In what countries was the impact of PHC greater?
The impact of the application of this strategy has been greater in those countries with small inequality in income distribution, regardless of absolute income levels. On the contrary, the impact of PHC has been much smaller in poor countries with high inequality in the distribution of income.

What were the major lessons of the application of PHC?
In the Americas, PHC became a pioneering experience for the development of health policies and marked the beginning of a paradigm of change in the practice of public health. Primary health care, by proposing a change in the model of service delivery, anticipated the processes of sectoral reform undertaken in the 1990s. Countries also used the strategy as a framework for human resource development in health. Furthermore, PHC gave priority to health promotion, emphasizing the anticipatory and preventive character of health action and the de-medicalization of public health.

Why do people believe the goal of Health for All was not reached?
Although the review and evaluation of the goal of Health for All by 2000 found significant advances in the health of the people of the Americas, hindrances remain which prevent full achievement of the goal. It is necessary to renew the ideals of the slogan Health for All, as a powerful vision of health needed to adjust health policies and achieve levels of health that make it possible to achieve a social and economically productive life for the people of the Americas. The renewal of this slogan requires a review of the principles of PHC and a reaffirmation of its adoption as a fundamental strategy for the health development.

What are possible steps for the future?
In the context of the changes which occurred in the Americas and the renewed perspective of Health for All, PHC has great potential as a vehicle to achieve five challenges for the future of health in the region: to guarantee the citizenship statute in health and the universality of access, while at the same time to prioritize the health of the least privileged groups and the reduction of inequalities in health; to improve the health of the population with reduction in infant and maternal mortality, increasing life expectancy and improving the quality of life; to develop effective health care that satisfies individuals, families and communities, and in which all of these participate; to coordinate the development of different health providers; and to strengthen the infrastructure and the institutional capabilities to ensure the adequate performance of essential public health systems.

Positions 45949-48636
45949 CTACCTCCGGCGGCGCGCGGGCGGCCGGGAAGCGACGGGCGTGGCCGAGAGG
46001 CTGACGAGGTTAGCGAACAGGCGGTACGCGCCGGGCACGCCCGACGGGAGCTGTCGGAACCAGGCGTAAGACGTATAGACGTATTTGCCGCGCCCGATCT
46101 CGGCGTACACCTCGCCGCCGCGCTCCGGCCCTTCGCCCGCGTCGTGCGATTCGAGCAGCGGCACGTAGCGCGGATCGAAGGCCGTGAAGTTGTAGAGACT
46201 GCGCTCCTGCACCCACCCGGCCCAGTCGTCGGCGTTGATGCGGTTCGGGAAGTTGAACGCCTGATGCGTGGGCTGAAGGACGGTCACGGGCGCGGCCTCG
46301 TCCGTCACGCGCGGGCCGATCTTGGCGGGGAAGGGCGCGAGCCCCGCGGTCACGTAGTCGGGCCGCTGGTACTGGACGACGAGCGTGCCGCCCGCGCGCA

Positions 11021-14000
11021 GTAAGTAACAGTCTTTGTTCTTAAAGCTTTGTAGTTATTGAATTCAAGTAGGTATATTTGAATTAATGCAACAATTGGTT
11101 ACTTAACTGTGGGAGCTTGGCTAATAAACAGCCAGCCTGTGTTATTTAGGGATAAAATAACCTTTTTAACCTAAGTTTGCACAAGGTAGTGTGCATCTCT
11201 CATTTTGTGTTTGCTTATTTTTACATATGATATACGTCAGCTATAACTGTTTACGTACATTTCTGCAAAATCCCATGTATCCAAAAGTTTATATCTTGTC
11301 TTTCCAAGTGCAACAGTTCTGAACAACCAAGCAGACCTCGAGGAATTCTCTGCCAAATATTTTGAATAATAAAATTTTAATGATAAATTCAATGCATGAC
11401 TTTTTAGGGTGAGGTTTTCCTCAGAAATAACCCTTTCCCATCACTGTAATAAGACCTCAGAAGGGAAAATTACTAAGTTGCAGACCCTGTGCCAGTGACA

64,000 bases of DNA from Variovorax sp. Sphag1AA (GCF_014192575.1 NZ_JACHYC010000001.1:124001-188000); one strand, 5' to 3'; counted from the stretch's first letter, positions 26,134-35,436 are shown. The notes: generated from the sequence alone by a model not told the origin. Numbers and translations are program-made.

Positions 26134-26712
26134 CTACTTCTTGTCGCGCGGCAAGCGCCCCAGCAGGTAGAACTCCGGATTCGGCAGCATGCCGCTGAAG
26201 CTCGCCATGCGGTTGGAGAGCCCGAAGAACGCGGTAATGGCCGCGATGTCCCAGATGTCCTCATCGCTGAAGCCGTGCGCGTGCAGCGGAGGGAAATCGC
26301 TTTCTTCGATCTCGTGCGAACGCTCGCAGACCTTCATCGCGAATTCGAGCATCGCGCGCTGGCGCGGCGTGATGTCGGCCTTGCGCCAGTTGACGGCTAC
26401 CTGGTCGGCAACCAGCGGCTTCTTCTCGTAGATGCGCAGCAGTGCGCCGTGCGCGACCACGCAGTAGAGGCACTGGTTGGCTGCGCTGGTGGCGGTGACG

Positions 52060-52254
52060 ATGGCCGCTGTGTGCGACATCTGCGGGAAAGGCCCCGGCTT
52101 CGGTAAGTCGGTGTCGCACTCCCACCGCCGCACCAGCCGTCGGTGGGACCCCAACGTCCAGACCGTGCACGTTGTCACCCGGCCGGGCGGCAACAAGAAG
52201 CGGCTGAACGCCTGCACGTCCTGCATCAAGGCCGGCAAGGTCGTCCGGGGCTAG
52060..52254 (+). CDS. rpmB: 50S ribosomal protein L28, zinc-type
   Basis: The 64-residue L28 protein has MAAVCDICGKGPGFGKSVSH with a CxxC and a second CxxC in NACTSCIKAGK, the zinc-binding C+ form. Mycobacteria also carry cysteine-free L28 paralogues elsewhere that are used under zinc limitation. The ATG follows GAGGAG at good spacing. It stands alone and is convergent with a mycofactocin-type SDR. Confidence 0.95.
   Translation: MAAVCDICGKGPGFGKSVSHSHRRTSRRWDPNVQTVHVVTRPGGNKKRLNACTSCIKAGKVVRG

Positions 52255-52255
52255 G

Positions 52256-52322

In what social and sanitary context will PHC of the 21st century be developed?
There are particularly relevant elements which are important for the renewal of PHC in the Americas such as the changes in demographic and epidemiological profiles of the region. In particular, urbanization and demographic aging; chronic diseases, violence and disabilities; AIDS and other emerging diseases; vulnerability to disasters and to other circumstances with environmental impact; cultural, ethnic, gender, and lifestyle diversity and the impact of other major health determinants: the decentralization of political administration, the changes in care models and of health service management and the diversification of the traditional sanitary responses.

What is it the relationship between PHC and the Millennium Development Goals?
The Millennium Development Goals are a commitment made by the world's nations to improve the health and well-being of people throughout the world, including reducing poverty, infant and maternal mortality and the spread of HIV by 2015. Within the framework of PHC as a strategy aimed at improving the living conditions of communities, reducing the burden of disease, and favoring equity in health, the principles the PHC need to be aligned, harmonized, and adjusted along these goals. Due to its capacity for strengthening health services, PHC can become a basic strategy for the achievement of these internationally agreed-upon objectives.